The fact is the proven thing that exists, while the truth is a sense of belief. The facts may not be changed, but the truth can be improved or created.

As Product Designer, we use facts to create a better truth (ethically).

At freelancer.com, when I first came up with the new project management idea, everyone hated it because the concept went against the fact—said, the data we had.

No one was interested in changing how we help our users manage their freelance projects. They all love what we already have because the data said so.

Yes, numbers look like facts in a product development world, and data can feel real. But data is easy to manipulate—it’s all about how it’s presented.

I insisted on my idea and slowly convinced my Product Managers (JPCS and Macro) with a series of small design experiments.

Finally, they gave me a chance and featured my idea in our apps, which created a tremendous positive impact on many metrics and use by +million users.

Data is useless without interpretation. Research is nonsense without assumption. Market analysis means nothing without a clear vision.

Maybe we can’t change the fact, but we always can create a new truth.

“Data is useless without interpretation. Research is nonsense without assumption. Market analysis means nothing without a clear vision”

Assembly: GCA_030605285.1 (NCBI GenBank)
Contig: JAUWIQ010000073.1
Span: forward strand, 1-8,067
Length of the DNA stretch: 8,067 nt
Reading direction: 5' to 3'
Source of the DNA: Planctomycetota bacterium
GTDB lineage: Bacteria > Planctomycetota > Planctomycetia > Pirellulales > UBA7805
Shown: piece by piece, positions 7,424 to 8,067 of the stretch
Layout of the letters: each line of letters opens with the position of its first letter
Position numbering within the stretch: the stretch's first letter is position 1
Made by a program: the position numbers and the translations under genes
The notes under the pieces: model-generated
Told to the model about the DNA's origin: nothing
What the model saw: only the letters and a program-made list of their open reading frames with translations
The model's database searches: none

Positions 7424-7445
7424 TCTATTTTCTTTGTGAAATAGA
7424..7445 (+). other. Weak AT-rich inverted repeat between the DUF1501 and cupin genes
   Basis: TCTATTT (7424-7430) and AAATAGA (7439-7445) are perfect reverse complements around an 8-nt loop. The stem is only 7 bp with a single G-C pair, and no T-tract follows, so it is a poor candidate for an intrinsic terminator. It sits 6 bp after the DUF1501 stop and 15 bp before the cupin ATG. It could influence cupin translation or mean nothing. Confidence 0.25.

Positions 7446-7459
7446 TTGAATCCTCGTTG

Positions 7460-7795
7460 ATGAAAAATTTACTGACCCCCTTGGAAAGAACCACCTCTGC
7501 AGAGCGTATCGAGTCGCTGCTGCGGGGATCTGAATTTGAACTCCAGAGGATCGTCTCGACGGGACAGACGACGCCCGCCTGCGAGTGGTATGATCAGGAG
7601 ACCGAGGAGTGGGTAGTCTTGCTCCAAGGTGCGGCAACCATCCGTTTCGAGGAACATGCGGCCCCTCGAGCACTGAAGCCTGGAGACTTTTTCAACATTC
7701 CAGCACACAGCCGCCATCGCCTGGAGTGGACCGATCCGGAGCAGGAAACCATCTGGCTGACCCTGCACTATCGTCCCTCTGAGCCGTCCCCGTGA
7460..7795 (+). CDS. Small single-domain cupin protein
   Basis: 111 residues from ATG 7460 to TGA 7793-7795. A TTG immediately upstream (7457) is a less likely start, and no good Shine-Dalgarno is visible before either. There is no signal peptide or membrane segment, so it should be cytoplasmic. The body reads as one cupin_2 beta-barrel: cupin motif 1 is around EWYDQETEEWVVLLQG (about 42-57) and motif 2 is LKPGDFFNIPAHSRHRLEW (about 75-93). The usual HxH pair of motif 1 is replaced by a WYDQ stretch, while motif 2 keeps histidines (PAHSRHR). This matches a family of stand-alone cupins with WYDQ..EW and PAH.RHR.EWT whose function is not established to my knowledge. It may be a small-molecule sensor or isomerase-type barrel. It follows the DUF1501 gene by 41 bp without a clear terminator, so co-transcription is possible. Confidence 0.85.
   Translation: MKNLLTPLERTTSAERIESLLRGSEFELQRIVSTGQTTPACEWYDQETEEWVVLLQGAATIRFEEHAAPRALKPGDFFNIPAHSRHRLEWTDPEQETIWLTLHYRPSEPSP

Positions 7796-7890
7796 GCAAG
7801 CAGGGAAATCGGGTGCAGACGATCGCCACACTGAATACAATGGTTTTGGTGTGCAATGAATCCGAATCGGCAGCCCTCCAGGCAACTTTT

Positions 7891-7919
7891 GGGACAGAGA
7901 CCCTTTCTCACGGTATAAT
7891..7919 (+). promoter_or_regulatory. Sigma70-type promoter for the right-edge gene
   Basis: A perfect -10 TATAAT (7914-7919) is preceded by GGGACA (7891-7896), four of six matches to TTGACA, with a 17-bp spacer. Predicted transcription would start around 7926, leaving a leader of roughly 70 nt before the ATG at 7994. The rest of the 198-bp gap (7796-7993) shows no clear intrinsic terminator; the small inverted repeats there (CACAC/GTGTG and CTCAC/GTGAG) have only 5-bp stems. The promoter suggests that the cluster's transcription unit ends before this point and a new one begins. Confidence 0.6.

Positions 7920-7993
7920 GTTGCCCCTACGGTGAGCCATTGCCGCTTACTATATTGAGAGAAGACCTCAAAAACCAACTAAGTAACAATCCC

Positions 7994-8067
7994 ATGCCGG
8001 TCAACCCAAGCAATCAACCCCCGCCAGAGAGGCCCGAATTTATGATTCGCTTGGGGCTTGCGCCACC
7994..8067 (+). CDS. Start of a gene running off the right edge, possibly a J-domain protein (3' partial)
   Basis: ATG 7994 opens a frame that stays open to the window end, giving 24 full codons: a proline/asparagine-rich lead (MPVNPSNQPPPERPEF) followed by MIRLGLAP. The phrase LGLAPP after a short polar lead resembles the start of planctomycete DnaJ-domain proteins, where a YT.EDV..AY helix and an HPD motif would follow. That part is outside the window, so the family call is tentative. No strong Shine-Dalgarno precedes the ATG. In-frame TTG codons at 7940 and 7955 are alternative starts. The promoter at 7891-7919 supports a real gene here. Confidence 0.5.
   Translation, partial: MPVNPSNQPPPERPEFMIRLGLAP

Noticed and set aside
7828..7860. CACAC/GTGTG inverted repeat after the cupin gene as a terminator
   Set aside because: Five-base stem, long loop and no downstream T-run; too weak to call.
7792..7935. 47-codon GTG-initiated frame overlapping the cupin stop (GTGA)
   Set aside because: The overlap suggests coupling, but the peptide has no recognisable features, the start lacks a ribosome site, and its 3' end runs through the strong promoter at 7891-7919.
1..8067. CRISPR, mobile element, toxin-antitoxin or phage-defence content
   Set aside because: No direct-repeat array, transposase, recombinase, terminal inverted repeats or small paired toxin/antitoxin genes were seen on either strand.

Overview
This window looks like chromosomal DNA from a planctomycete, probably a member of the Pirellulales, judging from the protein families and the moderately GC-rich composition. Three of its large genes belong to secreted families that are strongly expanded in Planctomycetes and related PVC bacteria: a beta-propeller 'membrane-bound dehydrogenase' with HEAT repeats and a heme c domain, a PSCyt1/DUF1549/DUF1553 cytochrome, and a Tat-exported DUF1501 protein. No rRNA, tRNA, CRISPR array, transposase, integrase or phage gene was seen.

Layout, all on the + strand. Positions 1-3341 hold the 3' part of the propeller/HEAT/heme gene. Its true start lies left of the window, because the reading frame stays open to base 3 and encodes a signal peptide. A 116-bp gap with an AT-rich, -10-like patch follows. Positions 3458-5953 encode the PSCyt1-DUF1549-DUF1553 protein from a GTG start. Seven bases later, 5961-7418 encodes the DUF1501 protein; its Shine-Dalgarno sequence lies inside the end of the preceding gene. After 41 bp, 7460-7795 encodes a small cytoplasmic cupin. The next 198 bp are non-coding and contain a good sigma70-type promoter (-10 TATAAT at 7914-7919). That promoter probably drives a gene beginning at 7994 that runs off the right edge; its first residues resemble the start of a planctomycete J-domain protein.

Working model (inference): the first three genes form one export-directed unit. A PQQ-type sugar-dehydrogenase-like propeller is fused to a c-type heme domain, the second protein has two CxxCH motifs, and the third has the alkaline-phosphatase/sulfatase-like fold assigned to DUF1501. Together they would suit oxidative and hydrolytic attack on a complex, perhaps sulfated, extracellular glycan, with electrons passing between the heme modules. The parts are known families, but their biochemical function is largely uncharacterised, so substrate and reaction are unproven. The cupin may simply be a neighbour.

Let’s look at an extreme example of the wildly divergent truth, the Santa Claus.

Santa Claus—the well-known personification, big jolly man in the red suit that we all love.

But before that, Santa has been portrayed in various ways throughout history. Tall, short, gaunt, elfin, intellectual, and even downright frightening.

What if I tell you that Santa used to wear a green outfit before?

In 1843, John Leech illustrated Santa in a green traditional loose fitted gown in A Christmas Carol—a novel by Charles Dickens (source). 

In 1864, Thomas Nast illustrated Santa depicted in various colours such as blue, green and yellow in “A Visit from St. Nicholas” (sourcesource). 

Eventually, in 1931, Haddon Sundblom helped Coca-Cola create a Santa Claus for the company’s Christmas adverts. 

Sundblom’s established Santa as a warm, jolly happy grandfather-style dressed in red furs. It reflected the brand, captivated the public and advertised globally.

Although it would be unfair to say Coca-Cola invented Santa. But it is no doubt that Coca-cola creates a new truth and dominates our modern red Santa.

We think our mind interprets fact. But actually, our mind creates a truth. And the truth sometimes has been designed by some brightened-minded.

The truth is more powerful than fact—that’s the fact. Next time you design something, ditch the mediocre fact and initiate your distinctive truth.

Product Designers use facts to create a better truth.

Merry Christmas 2021 🎄